The MetNet systems biology platform is a suite of software programs that model metabolic and regulatory pathways in plants . At its core is MetNetDB, which represents an integrated pathway-database for plant species and combines various data sources such as AraCyc , TAIR , AGRIS , and atPID . The database allows users to integrate pathways and interactions and keep track of entities of interest in a customizable way.
Through a public website http://www.metnetonline.org, users control various network resources including 1) the ability to bookmark pathways, 2) tracking user-defined components of interest, and 3) a localization datalayer. Users can create new pathways by combining and modifying existing pathways and then save the new pathways. Using the website, pathways can be exported to SBML (for visualization with CellDesigner ) or XGMML (for visualization with Cytoscape ). All the above functions are now available through our API. MetNetAPI is an alternative interface to the MetNet plaform for tasks that are not easily performed with already existing software tools, time-consuming or repetitive.
An API allows data to be approached and viewed in several modi. Unlike statically-exported files such as data dumps and standardized schema which offer only a single view of the data, whereas an API enables much more user customization, such that a researcher can view or computationally manipulate the data in multiple ways. Consider the static SBML BioModels dataset, wherein each file represents a single pathway . Assume someone downloads this dataset and wants to gain a more complete understanding of it by creating a list of all the molecular entities that participate in all the pathways. This list can then in turn be used to connect pathways with overlapping components (e.g. pathways in which starch participates can be combined to study starch metabolism and its regulation ). However, composing a complete list of entities that make up all the pathways in which starch participates entails writing a piece of custom parsing software. In contrast, an API can implement a method that automatically extracts a list of participating entities for a collection of the pathways in which they occur.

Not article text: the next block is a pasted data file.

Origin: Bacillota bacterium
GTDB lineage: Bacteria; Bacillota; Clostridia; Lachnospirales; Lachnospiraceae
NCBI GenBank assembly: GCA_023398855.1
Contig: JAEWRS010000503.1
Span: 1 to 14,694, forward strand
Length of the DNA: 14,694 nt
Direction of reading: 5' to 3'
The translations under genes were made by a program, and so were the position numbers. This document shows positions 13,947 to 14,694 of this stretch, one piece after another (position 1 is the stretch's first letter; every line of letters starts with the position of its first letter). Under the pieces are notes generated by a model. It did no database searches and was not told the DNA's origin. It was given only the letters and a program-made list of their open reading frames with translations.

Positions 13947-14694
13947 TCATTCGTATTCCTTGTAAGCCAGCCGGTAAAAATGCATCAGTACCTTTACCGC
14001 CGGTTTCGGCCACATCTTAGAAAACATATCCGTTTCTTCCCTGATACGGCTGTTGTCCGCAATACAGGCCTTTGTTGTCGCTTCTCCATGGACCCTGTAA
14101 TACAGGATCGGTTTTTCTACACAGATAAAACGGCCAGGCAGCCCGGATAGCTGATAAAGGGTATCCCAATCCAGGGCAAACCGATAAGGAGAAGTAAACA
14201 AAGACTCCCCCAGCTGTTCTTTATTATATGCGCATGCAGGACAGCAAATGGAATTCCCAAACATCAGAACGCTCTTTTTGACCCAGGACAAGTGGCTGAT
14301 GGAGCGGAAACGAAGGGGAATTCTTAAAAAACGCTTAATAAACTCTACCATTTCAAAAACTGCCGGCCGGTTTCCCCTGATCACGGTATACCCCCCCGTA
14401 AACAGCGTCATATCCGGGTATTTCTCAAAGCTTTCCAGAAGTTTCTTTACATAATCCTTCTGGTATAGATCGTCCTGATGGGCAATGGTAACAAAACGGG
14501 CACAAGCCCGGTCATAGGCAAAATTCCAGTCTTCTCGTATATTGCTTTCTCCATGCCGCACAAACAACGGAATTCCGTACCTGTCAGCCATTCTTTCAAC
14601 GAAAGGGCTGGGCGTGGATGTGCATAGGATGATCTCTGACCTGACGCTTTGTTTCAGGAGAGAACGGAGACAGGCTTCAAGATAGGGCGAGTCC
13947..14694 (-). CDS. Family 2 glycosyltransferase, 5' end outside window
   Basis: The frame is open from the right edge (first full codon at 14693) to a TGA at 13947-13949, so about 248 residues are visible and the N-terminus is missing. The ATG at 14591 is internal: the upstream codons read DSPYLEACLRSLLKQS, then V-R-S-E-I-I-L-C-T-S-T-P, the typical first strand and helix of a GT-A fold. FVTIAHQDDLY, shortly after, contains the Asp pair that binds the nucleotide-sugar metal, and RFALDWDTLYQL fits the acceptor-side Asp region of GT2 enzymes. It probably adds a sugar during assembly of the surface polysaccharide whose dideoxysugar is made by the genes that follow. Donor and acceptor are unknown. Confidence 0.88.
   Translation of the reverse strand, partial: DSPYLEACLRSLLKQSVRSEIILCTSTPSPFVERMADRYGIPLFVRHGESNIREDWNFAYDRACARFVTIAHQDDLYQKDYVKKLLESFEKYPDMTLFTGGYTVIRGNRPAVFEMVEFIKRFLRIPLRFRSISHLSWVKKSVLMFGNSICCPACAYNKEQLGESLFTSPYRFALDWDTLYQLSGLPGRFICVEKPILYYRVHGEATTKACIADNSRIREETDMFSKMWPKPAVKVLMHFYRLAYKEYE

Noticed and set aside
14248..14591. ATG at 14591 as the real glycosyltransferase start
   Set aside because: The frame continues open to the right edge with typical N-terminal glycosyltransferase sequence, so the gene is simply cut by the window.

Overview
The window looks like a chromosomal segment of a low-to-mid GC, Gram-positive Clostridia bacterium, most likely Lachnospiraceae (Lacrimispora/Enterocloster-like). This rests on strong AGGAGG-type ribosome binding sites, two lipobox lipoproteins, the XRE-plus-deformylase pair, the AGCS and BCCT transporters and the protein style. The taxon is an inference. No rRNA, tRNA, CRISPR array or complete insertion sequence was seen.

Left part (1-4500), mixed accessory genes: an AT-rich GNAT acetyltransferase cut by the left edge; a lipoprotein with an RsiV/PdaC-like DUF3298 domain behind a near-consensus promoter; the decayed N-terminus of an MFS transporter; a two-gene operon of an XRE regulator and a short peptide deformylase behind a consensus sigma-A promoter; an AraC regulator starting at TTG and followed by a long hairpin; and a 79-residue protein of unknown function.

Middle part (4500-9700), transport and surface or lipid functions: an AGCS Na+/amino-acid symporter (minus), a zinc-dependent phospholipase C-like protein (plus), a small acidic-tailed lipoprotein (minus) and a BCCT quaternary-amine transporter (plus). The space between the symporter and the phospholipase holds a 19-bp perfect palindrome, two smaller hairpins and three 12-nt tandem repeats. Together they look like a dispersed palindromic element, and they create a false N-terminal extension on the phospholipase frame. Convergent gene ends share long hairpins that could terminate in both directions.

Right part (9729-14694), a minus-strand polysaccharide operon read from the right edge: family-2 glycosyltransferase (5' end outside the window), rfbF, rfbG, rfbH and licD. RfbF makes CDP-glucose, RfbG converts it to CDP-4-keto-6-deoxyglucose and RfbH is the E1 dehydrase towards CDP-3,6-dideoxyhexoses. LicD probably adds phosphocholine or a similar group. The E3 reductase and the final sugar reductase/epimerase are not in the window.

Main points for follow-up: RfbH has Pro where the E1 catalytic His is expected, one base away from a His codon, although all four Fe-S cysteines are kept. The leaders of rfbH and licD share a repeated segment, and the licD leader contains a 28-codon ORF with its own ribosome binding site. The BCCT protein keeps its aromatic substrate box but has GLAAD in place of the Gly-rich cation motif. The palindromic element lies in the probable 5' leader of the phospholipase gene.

The choice of an API
Several options exist to share information contained in a biological database. One option for transfer of database content is a data dump. This exposes all the information contained in the database. However, it may require significant effort to understand (and possibly reconstruct) the original database schema.
A second option is to support a standard data format. Chado and BioSQL are two examples of standardized data schema specific to sequence databases ; BioPax, SBML and PSI are the most widespread file formats for representation of biological networks . Each standard has its own set of limitations as to what types and resolution of data it can represent. Supporting multiple formats is time-consuming.